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Finding Common Ground:Crossing Borders for a Peaceful and Greener Future in the Middle East

Contact: Sarit Schonbrun • JNF Communications Manager • 212-879-9305 ext. 222 • /• Local Contact: Stephen Olson • JNF San Francisco Campaign Executive • 415-677-9600 •

February 1, 2006—San Francisco, CA— Given the current political situation in the Middle East, it may be hard to imagine a place in the heart of Israel’s Arava Desert where students of different religions and nationalities live and study together, united by a common commitment to environmental awareness and responsibility.

The Arava Institute for Environmental Studies, situated on Kibbutz Ketura, is the Middle East’s premier center for environmental education and research. Founded in 1996 on the principles of international cooperation, partnership, and coexistence, the school attracts students from Israel, Jordan, the Palestinian territories, Egypt, North America, and Europe, and encourages collaboration between Jews and Arabs to deal with the unique environmental challenges of the Middle East.

In support of the its work towards peace and sustainable development, Jewish National Fund has partnered with the Arava Institute as part of Blueprint Negev, the campaign to develop the Negev desert into an attractive place to live and work.  JNF will help construct a state-of-the-art campus on Kibbutz Ketura that will house 100 students and include classrooms, laboratories, a computer room, offices, and a wind turbine to provide clean energy to the Institute.

Three guest speakers from the Arava Institute will be in the Bay Area from February 9-14 for a series of speaking engagements culminating with Jewish National Fund’s Speaker Series, “Israel’s Environmental Challenges” on Tuesday, February 14. Maya Negev, a Jewish student from Israel and Osama Suliman, an Arab student from Jordan, will discuss their experiences at the Arava Institute and share the insights they have gained by looking at the Arab-Israeli relationship from an environmental perspective. They will be joined by Rabbi Michael Cohen, Director of the Arava Institute’s North America office.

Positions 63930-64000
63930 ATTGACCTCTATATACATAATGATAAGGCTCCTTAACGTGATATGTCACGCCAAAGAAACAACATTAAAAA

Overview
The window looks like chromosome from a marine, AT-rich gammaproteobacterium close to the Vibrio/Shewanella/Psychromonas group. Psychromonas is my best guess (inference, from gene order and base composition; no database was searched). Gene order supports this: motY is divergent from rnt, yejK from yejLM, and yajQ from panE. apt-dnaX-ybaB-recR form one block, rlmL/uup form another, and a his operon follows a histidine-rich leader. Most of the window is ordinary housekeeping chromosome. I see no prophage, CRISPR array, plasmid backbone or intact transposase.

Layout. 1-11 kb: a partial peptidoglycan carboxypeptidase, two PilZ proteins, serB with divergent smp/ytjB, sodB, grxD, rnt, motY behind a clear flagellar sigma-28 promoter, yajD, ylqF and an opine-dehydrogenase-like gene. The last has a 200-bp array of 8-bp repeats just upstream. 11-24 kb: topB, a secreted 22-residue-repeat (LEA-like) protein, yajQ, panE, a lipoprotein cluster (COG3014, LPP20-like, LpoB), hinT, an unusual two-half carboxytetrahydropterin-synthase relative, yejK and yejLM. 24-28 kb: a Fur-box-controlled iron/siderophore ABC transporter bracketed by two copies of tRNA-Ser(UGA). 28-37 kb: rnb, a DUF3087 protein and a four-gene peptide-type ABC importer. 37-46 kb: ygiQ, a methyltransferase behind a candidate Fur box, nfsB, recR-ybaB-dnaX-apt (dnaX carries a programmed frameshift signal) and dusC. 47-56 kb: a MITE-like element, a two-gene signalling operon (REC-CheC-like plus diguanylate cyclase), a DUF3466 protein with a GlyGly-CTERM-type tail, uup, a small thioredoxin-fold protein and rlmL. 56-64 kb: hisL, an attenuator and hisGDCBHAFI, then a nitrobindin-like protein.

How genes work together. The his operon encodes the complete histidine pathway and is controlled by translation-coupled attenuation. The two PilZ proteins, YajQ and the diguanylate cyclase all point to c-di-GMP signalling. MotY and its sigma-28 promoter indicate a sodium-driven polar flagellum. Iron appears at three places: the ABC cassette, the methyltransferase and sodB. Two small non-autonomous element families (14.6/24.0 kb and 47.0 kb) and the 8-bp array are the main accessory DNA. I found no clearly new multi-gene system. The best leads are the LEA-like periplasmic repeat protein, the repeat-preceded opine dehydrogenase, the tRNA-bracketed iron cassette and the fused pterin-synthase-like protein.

"I think it is important that people in the United States hear that cooperation between Jews and Arabs in the Middle East is possible," said Rabbi Cohen. "The Arava Institute is a working model with a proven track record. People will find hope in our story."

Originally from Jerusalem, Maya Negev was a guide and counselor at the Society for the Protection of Nature in Israel before getting her bachelor’s degree in literature, philosophy, and journalism at the University of London. She is a candidate for a master’s degree in Environmental Studies through the joint program of the Arava Institute and Ben Gurion University, researching the topic of environmental literacy in a multicultural society.

"As a student of the AIES," said Ms. Negev, "I know that this place creates coexistence and environmental excellency in the Middle East, and I want the world to know about it."

Osama Suliman left his native Kuwait for Jordan at the start of the Persian Gulf War in 1991. He received abachelor’s degree in economics from the University of Jordan. At the Arava Institute, Mr. Suliman is working on an independent project that explores the impact of the Israeli-Jordanian relationship on the water scarcity in Jordan. He recently organized an evening of Jordanian culture and history for Kibbutz Ketura.